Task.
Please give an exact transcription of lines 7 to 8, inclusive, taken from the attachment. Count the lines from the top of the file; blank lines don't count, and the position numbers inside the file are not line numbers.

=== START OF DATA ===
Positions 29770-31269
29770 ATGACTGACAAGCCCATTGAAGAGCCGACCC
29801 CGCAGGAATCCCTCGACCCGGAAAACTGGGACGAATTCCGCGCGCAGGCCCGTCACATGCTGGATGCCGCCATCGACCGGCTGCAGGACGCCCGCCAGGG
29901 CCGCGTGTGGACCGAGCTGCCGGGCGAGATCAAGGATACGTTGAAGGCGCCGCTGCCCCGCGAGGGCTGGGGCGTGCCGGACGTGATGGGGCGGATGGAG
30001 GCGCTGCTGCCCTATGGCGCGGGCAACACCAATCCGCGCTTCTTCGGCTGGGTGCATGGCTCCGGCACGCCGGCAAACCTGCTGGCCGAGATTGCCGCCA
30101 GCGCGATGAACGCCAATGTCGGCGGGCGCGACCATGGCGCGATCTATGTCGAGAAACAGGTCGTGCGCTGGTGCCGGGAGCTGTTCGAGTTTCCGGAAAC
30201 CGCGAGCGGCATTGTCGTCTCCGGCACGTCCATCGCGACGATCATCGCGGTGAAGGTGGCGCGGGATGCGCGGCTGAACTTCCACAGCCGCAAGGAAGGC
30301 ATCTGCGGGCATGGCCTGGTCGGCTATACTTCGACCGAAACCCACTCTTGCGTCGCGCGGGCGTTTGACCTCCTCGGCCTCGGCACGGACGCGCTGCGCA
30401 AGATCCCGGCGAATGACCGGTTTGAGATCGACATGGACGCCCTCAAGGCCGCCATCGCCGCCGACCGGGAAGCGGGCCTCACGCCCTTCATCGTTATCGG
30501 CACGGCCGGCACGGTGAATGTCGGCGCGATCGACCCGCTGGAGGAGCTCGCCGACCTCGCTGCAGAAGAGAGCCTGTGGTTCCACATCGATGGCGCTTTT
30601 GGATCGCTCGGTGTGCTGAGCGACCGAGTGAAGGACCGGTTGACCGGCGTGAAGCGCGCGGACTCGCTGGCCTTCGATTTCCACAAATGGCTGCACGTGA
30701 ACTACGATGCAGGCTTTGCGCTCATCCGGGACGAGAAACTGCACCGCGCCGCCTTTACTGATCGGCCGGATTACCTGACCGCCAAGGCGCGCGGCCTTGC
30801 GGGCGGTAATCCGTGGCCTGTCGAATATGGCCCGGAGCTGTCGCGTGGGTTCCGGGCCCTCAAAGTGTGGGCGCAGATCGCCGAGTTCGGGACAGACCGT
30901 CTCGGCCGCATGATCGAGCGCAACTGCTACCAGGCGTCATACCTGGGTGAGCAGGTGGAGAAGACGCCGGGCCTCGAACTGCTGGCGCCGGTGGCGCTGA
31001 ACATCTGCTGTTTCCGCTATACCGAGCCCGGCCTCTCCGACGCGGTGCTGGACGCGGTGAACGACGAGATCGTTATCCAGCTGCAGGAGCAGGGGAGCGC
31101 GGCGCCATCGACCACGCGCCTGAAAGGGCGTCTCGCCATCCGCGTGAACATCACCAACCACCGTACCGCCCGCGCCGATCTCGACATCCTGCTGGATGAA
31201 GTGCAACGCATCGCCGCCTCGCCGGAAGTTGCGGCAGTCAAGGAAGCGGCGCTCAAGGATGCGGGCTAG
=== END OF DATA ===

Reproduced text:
30201 CGCGAGCGGCATTGTCGTCTCCGGCACGTCCATCGCGACGATCATCGCGGTGAAGGTGGCGCGGGATGCGCGGCTGAACTTCCACAGCCGCAAGGAAGGC
30301 ATCTGCGGGCATGGCCTGGTCGGCTATACTTCGACCGAAACCCACTCTTGCGTCGCGCGGGCGTTTGACCTCCTCGGCCTCGGCACGGACGCGCTGCGCA